Help with converting a byte to an integer from DAC register


I have built a circuit where I am communicating with a DAC and reading data from the registers.

I am struggling to convert the 1 byte read into an int so i can then divide it which will lead to a float.

I read the byte as follows:

Serial.println("\Requesting Data From 18...");
Wire.requestFrom(CHIP_ADDRESS_READ, 1); // We want one byte
byte valEighteen =;
Serial.println("\Value Read...Hex");
Serial.println(valEighteen, HEX);
Serial.println(valEighteen, BIN);
Serial.println(valEighteen, DEC);
Serial.println("\Bit rate");

So lets say I read 0x10 or in binary 00010000 which would be 16 in decimal

How can I take this byte (valEighteen) and convert it to an integer?

The reason I want to convert it to an int is so then I can apply (64/x)*48000

So in this example 64/16 = 4 then 4*48000=192,000khz

However some numbers could be floats, for example if I read 0x23 this would be 35 decimal so
64/35 = 1.8 then 1.8*48000=86,400khz and this is where I get a bit lost

I'm not sure this is the best way is to do this, I am attracted to ints/floats because I find them easier to work with and more natural to understand!

Any help would be greatly welcomed!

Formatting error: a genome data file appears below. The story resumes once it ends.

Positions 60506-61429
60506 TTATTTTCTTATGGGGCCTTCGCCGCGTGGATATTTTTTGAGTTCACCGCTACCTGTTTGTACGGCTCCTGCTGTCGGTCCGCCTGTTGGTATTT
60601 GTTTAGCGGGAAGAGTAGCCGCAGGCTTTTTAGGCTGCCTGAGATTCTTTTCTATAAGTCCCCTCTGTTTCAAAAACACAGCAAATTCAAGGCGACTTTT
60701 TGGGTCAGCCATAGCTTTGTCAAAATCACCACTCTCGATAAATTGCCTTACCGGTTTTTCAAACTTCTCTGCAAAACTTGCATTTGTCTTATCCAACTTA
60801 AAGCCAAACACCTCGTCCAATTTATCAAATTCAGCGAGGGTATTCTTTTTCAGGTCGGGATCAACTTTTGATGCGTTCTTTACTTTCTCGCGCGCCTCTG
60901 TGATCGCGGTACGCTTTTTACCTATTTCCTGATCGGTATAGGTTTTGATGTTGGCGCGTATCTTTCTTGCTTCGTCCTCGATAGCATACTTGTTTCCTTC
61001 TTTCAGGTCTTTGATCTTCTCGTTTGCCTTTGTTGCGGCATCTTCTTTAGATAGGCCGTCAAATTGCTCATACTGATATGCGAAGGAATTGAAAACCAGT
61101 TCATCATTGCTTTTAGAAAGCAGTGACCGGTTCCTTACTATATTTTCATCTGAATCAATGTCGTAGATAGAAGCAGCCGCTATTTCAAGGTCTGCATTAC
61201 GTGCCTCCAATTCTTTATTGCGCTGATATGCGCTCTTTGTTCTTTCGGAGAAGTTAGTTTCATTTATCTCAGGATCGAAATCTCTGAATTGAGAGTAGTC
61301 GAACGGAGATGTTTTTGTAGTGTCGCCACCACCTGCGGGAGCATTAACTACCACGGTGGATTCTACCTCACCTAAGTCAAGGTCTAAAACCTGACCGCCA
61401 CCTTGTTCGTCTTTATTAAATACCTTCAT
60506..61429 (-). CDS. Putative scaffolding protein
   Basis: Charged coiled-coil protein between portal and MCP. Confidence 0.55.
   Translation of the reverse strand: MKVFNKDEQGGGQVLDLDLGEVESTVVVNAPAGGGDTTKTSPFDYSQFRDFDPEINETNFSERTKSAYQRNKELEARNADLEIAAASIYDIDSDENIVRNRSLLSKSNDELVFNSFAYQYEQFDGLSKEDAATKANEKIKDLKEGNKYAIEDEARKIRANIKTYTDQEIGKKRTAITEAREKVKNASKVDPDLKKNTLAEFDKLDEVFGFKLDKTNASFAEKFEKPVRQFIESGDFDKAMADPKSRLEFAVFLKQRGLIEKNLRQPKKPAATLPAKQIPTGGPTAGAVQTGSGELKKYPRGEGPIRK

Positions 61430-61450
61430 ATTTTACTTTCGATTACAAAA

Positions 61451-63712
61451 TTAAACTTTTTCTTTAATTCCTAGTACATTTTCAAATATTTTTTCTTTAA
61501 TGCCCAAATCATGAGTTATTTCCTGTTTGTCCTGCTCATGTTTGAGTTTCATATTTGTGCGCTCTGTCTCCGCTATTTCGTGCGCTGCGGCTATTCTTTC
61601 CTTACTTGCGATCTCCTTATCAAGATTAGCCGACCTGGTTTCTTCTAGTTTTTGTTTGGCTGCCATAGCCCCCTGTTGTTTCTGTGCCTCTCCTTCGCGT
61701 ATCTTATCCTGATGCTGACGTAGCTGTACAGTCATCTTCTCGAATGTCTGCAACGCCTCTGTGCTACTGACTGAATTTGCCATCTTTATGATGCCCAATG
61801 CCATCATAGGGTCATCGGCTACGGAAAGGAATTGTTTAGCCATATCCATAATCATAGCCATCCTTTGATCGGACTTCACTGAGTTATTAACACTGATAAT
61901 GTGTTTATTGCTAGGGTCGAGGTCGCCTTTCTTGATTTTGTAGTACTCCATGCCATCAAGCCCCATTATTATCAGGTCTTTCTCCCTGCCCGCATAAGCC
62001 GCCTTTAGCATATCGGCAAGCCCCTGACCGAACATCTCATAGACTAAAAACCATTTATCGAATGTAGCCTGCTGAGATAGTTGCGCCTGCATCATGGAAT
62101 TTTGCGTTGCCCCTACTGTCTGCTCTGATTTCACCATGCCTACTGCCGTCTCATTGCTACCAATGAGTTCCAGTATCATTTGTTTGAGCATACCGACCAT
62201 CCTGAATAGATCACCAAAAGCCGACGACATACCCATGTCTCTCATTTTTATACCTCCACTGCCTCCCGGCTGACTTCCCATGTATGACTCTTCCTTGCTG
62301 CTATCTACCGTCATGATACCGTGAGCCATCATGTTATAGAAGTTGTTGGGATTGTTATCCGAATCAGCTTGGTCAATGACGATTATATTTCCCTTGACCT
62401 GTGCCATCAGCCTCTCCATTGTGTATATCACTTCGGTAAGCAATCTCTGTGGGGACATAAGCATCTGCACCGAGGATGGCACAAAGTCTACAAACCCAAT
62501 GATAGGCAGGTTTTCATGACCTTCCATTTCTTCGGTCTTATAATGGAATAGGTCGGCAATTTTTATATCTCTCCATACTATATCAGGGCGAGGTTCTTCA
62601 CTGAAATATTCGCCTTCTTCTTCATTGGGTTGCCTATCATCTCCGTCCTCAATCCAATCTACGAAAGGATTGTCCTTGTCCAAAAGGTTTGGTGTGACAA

Thank you

A byte is an integer

float result = other_number/((float)valEighteen);

The problem is that the compiler defaults to integer math, so (64/x) will lose the decimal part before the multiplication with 48000. If you want a float, use (64.0/x)*48000.0

If you want the answer as an integer, then 48000L * 64L / x will do the math using 32-bit integers.


Thanks for your very helpful response

Given the example I provided above how would you do this?

Should I walk through each bit in the byte doubling my multiplcation as i go? That would be one way but I was hoping there was a simple solution

I undertand that the byte is an int in the sense that it is a whole number but how do I convert the byte so it can be used with functions such as "int"?

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You do not have to do anything as far as converting the byte into an int - it is already an 8-bit unsigned int, the compiler will handle the conversion to a larger format 16-bit int for the math. Your problem is that (64/35) = 1, not 1.8, any fractional part is truncated because the math is done as integer math.


Yup thats whats happening

Given the function

float bitRate = (64/(valEighteen));

I get
Bit rate

What is the best method to have it so I can get the 1.8 rather than it trucating to 1.00?

Thank you

Two have been provided. Read the responses carefully, then try them.


All working now thank you for your help

float bitRate = 64/((float)valEighteen);
bitRate = bitRate*48000;